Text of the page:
Among other far-reaching mandates contained in the rule, companies would have to disclose physical climate-related risks posed to their operations by natural disasters like wildfires, change in sea level, and hurricanes as well as transitional risks posed by changes in regulatory policy or consumer behavior.

There will be some trip points for companies trying to make this assessment, said Cynthia Mabry, partner with law firm Akin Gump Strauss Hauer & Feld.

“The SEC is asking boards to step back and think about climate risks as they relate to the overall strategy of the company. They will have to describe how management oversees this and how that relates to the overall process. This is a big change in terms of disclosure.”

Maria Moats, Leader of PwC’s Governance Insights Center

“It’s one thing to say you need to raise your buoys to deal with rising sea levels,” Mabry said. “It’s a completely different thing to say you’re winterizing equipment in West Texas or adding new safety equipment for fire protection. Is it all climate change or routine maintenance capital expenditures?”

If companies have been reluctant to disclose their GHG emissions from their operations (Scope 1) and energy consumption (Scope 2) until now, the proposed rule puts them on notice that, by FY2023 for large companies, they would have to begin measuring and disclosing their GHG emissions and tracking their progress in subsequent years. Their GHG emission disclosures would have to be attested to by an independent third party, like an accounting or auditing firm or an environmental consultant.

Many large companies are already obtaining attestations on their GHG emission figures from consultants or auditing firms, Silva said, but mid-sized and smaller companies might have to seek out impact assessment consultants to help them meet this requirement.

Silva indicated there are a plethora of firms in the market already providing carbon and other impact certifications, many of which are likely to meet the qualifications for third-party attestation set forth in the proposed rule. Some of these firms include ISS Corporate Solutions, The Carbon Trust Standard, Ethos ESG, Climate Neutral, AEE, and SCS Global Services.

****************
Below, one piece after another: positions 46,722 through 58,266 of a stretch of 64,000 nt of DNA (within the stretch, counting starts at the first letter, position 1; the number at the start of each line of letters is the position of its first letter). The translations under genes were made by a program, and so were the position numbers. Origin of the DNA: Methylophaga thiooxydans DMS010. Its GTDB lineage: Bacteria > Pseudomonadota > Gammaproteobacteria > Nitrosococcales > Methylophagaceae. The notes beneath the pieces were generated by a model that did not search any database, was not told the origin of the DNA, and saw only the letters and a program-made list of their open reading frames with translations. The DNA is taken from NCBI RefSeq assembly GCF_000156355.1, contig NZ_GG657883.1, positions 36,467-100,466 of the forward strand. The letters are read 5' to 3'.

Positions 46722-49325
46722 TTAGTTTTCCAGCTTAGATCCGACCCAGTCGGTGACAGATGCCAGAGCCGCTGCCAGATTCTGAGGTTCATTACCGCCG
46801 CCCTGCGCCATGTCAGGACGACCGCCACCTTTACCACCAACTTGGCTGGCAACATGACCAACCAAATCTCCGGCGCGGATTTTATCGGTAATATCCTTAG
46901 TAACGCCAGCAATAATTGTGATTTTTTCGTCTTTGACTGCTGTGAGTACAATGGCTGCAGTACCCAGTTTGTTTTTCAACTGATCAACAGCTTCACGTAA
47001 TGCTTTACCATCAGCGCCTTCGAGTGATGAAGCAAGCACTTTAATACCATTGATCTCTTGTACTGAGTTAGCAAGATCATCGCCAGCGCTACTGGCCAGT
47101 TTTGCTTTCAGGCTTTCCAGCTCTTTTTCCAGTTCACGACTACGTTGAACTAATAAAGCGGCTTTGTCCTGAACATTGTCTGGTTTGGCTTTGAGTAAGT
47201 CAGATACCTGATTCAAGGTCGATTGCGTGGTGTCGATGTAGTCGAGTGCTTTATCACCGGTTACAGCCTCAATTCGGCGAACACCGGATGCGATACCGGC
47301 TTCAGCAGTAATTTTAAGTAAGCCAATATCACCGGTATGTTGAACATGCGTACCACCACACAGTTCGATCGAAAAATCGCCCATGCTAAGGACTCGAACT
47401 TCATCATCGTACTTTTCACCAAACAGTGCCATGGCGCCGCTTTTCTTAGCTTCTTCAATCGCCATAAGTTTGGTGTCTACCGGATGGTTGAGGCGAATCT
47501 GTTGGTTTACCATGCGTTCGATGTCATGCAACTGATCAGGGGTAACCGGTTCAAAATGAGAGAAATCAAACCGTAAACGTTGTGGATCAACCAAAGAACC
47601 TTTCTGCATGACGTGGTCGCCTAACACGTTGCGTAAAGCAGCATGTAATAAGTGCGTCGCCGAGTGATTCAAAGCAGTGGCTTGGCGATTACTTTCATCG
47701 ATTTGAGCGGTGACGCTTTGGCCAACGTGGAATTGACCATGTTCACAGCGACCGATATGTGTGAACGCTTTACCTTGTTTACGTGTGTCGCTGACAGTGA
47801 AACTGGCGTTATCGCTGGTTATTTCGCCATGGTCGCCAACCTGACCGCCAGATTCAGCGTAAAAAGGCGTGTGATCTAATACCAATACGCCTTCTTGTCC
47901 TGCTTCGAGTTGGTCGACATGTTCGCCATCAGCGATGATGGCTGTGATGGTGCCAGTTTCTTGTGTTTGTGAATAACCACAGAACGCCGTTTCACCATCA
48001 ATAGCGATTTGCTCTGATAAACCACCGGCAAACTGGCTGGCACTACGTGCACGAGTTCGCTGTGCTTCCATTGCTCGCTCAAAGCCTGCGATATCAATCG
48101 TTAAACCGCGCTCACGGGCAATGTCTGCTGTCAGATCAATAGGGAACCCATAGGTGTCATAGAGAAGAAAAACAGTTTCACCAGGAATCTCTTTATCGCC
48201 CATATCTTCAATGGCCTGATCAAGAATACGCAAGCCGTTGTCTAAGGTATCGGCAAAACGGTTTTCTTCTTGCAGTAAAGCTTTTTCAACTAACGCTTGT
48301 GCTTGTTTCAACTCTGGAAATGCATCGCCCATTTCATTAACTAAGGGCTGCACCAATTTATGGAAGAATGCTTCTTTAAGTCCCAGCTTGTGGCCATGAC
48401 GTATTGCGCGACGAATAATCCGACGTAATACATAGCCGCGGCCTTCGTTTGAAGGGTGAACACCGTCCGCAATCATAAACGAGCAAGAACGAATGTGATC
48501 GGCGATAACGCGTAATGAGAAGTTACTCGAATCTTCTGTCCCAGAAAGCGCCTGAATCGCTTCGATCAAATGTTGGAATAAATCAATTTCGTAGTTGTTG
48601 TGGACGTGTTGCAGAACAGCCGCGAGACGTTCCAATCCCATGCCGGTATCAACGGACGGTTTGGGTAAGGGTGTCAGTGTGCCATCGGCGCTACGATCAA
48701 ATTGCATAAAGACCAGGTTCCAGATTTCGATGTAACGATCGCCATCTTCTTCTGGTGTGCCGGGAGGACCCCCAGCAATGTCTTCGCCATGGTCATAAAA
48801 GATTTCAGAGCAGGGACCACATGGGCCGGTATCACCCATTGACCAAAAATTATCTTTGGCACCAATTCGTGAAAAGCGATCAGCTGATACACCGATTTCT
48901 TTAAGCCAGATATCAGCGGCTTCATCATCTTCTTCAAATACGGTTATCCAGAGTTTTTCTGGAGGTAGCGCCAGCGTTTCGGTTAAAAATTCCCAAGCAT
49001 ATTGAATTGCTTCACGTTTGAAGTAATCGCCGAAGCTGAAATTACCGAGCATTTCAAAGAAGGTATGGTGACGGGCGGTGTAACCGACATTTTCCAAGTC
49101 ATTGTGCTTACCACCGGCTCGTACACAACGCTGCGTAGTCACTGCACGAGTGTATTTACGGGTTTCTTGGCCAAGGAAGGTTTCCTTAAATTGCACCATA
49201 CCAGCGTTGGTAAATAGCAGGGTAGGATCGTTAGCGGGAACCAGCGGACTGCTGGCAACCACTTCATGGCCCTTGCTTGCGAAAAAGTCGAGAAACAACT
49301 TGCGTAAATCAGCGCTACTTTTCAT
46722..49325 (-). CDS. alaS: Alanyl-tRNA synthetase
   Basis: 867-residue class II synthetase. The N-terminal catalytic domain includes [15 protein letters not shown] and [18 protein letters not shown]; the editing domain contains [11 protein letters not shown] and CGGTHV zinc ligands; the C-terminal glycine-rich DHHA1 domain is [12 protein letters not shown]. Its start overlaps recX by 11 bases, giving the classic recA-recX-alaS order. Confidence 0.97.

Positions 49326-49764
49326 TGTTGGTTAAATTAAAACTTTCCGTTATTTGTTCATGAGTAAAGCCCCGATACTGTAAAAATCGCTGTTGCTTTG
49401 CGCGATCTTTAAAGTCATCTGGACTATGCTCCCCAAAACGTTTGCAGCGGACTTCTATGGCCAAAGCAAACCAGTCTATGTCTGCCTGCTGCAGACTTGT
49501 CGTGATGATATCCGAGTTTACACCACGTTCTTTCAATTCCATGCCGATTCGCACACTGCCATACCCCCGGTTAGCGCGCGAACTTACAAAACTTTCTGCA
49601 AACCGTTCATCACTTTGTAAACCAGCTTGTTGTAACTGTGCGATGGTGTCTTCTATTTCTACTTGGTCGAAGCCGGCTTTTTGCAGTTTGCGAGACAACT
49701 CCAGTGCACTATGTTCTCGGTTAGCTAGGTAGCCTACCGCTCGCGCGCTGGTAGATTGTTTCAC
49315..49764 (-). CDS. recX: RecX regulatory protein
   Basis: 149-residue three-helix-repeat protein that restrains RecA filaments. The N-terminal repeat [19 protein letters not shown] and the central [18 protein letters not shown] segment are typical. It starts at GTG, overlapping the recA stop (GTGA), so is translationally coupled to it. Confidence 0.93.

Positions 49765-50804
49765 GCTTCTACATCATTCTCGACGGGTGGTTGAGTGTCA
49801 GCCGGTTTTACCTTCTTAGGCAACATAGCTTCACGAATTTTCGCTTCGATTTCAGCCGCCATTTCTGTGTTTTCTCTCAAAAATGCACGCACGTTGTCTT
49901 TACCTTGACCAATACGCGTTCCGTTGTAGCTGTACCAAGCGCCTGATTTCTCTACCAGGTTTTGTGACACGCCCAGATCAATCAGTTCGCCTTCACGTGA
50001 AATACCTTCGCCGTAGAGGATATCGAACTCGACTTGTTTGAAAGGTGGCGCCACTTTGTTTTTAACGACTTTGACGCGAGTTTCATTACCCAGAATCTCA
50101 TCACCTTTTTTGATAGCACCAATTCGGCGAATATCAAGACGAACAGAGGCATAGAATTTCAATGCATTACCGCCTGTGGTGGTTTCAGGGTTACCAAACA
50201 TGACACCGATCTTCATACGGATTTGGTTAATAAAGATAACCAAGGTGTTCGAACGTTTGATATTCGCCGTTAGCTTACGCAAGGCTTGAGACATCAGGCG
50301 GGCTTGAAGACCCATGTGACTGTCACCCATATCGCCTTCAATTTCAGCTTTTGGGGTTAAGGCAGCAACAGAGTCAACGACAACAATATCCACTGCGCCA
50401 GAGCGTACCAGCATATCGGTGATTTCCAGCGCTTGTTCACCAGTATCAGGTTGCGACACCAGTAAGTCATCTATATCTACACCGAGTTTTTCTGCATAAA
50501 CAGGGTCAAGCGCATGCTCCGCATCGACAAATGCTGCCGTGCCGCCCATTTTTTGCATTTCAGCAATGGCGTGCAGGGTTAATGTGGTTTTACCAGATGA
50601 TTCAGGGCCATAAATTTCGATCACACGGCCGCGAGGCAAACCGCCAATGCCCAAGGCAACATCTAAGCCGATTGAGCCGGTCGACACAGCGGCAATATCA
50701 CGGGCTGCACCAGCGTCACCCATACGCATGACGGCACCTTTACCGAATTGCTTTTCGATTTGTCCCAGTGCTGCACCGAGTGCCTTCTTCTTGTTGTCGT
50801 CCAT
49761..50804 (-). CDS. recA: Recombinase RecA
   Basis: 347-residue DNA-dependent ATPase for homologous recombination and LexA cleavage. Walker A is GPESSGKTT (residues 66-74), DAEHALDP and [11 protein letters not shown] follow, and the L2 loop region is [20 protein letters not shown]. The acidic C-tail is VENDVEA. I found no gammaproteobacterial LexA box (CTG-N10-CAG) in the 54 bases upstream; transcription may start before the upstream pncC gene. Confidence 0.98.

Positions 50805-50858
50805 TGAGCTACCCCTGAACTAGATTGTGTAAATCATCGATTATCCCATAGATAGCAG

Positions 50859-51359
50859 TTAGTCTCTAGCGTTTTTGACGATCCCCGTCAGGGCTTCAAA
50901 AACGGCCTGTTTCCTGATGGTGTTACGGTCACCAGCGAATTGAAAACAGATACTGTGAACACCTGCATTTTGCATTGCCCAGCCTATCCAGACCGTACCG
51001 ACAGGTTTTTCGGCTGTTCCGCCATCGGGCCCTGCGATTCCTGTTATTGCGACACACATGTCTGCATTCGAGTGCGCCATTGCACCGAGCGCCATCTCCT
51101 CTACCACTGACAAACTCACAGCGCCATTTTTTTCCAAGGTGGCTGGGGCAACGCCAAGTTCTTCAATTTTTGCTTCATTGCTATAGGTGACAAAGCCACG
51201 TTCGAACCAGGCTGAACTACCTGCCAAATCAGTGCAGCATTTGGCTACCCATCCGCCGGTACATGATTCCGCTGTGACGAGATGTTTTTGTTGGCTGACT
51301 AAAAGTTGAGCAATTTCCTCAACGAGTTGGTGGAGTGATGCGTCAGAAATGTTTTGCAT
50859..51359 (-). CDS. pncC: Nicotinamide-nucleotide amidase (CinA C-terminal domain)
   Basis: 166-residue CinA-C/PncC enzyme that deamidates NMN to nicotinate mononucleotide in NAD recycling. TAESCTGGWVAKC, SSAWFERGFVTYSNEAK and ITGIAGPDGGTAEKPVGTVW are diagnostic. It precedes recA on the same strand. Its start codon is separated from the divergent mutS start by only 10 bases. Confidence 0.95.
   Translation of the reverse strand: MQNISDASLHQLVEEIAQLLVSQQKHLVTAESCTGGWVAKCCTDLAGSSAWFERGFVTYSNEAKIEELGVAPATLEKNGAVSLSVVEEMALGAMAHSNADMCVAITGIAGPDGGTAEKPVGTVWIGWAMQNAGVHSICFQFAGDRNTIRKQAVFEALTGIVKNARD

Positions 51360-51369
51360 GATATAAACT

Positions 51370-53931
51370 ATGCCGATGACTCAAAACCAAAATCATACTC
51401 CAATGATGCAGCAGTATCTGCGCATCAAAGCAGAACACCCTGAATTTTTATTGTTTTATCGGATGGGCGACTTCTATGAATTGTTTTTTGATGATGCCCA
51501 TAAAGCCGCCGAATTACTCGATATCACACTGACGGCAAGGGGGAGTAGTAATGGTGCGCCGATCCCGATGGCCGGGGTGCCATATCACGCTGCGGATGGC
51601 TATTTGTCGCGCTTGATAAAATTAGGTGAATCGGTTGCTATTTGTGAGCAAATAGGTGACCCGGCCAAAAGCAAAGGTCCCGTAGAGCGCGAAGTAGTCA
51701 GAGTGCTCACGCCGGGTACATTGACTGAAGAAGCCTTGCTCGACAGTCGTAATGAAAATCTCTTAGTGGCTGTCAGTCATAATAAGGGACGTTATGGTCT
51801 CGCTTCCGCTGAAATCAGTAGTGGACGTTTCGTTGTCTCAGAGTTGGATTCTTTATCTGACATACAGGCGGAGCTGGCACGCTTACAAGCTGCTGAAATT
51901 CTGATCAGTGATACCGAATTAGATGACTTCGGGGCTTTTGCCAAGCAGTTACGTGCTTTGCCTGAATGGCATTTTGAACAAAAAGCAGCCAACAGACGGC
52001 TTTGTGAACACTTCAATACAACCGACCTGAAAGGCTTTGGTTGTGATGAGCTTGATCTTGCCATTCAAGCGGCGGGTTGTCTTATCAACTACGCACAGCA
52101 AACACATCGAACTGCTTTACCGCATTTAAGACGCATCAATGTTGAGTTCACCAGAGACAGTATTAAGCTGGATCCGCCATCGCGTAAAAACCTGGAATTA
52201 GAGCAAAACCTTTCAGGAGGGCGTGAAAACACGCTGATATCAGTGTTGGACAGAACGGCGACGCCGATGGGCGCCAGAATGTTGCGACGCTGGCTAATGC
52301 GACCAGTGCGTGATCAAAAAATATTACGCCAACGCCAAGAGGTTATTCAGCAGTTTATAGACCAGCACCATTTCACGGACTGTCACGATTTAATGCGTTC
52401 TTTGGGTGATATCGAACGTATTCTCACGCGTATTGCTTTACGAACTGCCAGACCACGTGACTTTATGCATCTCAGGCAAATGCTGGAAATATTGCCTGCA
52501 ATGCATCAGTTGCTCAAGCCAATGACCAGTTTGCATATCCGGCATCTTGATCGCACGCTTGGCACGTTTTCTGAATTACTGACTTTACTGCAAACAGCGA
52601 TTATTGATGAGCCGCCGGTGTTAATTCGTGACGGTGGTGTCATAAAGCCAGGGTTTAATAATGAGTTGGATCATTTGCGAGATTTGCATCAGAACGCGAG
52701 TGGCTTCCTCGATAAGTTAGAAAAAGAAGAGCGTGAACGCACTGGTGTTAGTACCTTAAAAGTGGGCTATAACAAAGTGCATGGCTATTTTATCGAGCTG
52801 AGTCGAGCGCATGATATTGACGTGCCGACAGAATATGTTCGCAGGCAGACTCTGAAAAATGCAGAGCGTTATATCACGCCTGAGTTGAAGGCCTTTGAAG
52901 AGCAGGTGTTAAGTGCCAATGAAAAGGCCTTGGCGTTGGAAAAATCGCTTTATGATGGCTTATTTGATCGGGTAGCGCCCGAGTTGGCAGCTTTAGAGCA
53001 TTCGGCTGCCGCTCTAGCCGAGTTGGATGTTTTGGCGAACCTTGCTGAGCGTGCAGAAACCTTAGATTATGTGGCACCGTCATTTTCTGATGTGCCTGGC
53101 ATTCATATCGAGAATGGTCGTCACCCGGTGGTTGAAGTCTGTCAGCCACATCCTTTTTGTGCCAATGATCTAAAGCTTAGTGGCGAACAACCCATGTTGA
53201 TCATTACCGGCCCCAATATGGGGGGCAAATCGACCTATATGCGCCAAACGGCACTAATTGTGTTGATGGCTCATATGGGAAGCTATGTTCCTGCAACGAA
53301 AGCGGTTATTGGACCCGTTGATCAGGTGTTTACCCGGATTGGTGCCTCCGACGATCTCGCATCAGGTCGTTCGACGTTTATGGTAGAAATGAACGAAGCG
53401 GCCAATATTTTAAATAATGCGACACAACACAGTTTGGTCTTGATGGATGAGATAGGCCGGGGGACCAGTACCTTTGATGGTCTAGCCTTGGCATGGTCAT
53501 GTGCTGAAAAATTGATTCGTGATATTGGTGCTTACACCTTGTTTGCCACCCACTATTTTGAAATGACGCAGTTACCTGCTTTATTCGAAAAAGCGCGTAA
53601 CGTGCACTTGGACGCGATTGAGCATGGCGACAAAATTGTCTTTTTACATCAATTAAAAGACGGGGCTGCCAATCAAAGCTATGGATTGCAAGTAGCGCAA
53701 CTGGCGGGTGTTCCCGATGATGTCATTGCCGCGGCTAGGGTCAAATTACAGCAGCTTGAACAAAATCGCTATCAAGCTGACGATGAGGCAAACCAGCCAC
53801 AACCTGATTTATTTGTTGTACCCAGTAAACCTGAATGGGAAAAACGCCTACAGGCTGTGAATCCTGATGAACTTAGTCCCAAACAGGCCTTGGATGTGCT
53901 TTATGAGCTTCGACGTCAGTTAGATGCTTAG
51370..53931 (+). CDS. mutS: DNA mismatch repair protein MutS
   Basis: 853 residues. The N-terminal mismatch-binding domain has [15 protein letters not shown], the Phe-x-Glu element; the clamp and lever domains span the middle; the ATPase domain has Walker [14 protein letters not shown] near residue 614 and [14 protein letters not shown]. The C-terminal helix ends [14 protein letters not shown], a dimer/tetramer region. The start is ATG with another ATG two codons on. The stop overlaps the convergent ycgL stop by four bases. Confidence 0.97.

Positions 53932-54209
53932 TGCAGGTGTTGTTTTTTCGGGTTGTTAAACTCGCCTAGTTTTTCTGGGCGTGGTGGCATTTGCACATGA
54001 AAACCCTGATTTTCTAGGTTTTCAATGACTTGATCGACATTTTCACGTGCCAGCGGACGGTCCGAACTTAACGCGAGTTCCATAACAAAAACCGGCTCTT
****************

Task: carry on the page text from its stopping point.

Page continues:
Attestations for large accelerated filers’ Scope 1 and 2 GHG disclosures would have to offer limited assurance for FY2024 and reasonable assurance for FY2026, according to the SEC’s fact sheet.

Companies would also have to measure and track GHG emissions generated in their supply chain and customer base (Scope 3), which would require assessing the carbon footprint of entities outside their own operation. Complying with this part of the proposed rule might prove the most challenging of all, which is likely why the SEC is delaying compliance for Scope 3 emissions until a year after Scope 1 and 2 and exempting smaller reporting companies from the requirement. The agency is also providing companies with a legal safe harbor on their Scope 3 emissions disclosures made in good faith, as well as making attestation voluntary.

The proposed rule might also affect private companies, even though they are not regulated by the SEC, said Elizabeth Dawson, counsel at law firm Crowell & Moring.

The rule’s transparency requirements on GHG emissions, for example, might flow downstream to private companies feeling pressure from business partners, clients, and customers to evaluate their own carbon footprint.

“This rule, if finalized, provides public companies with the leverage to push suppliers to be more transparent and make these measurements,” Dawson said.

If they do not already do so, public companies might begin requiring their suppliers and vendors to provide their GHG emission figures in contracts, either when signing on new vendors or renewing existing contracts, Silva said.

“They’ve got to get that data from somewhere,” he said, noting climate-related information sharing requirements could also be included in sales and distribution agreements.

As companies evaluate the amount of work entailed to comply, they should begin assessing the potential legal and regulatory risks around climate change and develop an estimate on how much complying with the new rule would cost, said Matt Franker, of counsel at law firm Covington & Burling and a former attorney adviser to the SEC’s Division of Corporation Finance.

“Every public company should be thinking about disclosing the potential impact of the SEC climate change disclosure requirements,” Franker said. The costs would not be limited to the first year the rule takes effect and subsequent years, he said, but would be incurred in the year before compliance as well.